The original church is still in use, but the original clinic building has been renovated and new buildings have been added, some very recently. The new mother’s shelter is bright and clean and is a much improved, comfortable setting for expectant mothers to come for a stay shortly before they are due to give birth. The new staff house, which is modern and well-equipped, looks like it could be a home here in the States. It is waiting for power to be connected before it will be occupied by Mrs. Banda, the midwife.

All of these enhancements to Mwembezhi were only possible due to many donations from churches, schools, and individual supporters, and are critical to continue providing a high standard of quality care at the clinic, which serves around 25,000 patients annually.

As we were leaving the Mwembezhi clinic, a local woman and member of Martin Luther Church named Gertrude stopped by our vehicle to introduce herself and to say “Thank you, thank you so much for all you are doing for us.” Her exuberance, joy in Christ, and her humble thankfulness stands out in my memory. I would like to pass on her words to those of you who have remembered CAMM with your donations and your prayers: Thank you, thank you so much for your support of the Central Africa Medical Mission and the work to address the physical and spiritual needs of our brothers and sisters in Zambia and Malawi!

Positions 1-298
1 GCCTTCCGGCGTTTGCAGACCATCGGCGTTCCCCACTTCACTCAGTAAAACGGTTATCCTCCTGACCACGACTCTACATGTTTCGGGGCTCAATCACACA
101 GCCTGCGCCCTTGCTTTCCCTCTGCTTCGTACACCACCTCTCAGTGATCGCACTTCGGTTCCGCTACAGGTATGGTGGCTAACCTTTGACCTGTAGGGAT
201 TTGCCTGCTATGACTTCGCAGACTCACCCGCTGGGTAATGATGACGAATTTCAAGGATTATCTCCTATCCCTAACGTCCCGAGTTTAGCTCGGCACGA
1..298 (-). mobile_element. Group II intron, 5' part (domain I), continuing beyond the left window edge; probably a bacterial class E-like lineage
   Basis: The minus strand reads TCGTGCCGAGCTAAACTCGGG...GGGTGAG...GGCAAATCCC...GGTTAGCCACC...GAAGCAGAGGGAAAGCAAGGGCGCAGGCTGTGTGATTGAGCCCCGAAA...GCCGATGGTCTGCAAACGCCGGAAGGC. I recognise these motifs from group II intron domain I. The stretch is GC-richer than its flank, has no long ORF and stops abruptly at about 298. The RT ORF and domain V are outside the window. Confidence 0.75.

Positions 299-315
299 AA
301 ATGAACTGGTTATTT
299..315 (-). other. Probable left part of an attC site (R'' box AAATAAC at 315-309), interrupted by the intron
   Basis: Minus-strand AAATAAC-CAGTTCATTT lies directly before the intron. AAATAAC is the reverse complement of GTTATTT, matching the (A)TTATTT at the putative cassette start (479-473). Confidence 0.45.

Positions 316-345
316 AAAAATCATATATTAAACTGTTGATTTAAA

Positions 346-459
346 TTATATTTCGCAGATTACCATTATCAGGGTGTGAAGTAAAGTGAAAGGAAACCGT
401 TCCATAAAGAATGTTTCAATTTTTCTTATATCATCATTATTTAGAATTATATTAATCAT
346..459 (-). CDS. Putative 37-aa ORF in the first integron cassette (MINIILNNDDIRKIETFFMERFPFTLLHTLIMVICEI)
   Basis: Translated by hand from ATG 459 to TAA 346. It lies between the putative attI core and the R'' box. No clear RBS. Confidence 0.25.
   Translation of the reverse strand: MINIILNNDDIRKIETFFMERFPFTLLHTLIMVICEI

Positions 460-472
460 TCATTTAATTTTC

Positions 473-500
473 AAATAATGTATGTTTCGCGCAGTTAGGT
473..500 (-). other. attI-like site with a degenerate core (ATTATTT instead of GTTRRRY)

Written by Vickie Walther, CAMM Development Committee Member. 

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Exactly where God wants us

“The school doesn’t even teach us about Jesus. Why would anyone want to go there anyway?”

My boys had many questions. What would the weather be like? What kind of foods would they eat? What wildlife would they see? Would there be any playgrounds? How long would we live there?

Since accepting the call to serve as the TELL Missionary to Africa, the questions had been coming daily. We had answers for some of the questions. For others, we couldn’t say much more than, “I guess we’ll find out together.” But when one of my sons asked why we would ever want to go to a school that wouldn’t teach about Jesus every day, I had to pause before answering.

At the time, I was serving at Trinity in Neenah, Wis., and we were blessed to have a Christian elementary school right across the street from our church. Our boys had built close relationships with their classmates as well as their teachers. My wife was involved with the fundraising for the school and a significant portion of my ministry was focused on the school ministry. The school, faculty, staff, and the families connected with Neenah Lutheran had been a blessing and joy for our family for the past four years.